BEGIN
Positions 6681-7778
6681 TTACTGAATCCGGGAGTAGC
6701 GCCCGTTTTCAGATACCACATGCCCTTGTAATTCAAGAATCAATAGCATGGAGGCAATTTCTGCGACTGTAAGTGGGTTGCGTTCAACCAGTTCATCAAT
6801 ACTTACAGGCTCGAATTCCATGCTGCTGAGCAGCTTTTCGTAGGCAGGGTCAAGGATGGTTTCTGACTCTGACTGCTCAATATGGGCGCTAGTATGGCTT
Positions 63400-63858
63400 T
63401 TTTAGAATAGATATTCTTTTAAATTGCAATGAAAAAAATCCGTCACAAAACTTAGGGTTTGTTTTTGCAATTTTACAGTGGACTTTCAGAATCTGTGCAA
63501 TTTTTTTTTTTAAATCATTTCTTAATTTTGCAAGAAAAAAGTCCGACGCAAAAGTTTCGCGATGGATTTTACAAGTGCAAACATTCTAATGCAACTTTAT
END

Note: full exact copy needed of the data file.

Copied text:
Positions 6681-7778
6681 TTACTGAATCCGGGAGTAGC
6701 GCCCGTTTTCAGATACCACATGCCCTTGTAATTCAAGAATCAATAGCATGGAGGCAATTTCTGCGACTGTAAGTGGGTTGCGTTCAACCAGTTCATCAAT
6801 ACTTACAGGCTCGAATTCCATGCTGCTGAGCAGCTTTTCGTAGGCAGGGTCAAGGATGGTTTCTGACTCTGACTGCTCAATATGGGCGCTAGTATGGCTT
Positions 63400-63858
63400 T
63401 TTTAGAATAGATATTCTTTTAAATTGCAATGAAAAAAATCCGTCACAAAACTTAGGGTTTGTTTTTGCAATTTTACAGTGGACTTTCAGAATCTGTGCAA
63501 TTTTTTTTTTTAAATCATTTCTTAATTTTGCAAGAAAAAAGTCCGACGCAAAAGTTTCGCGATGGATTTTACAAGTGCAAACATTCTAATGCAACTTTAT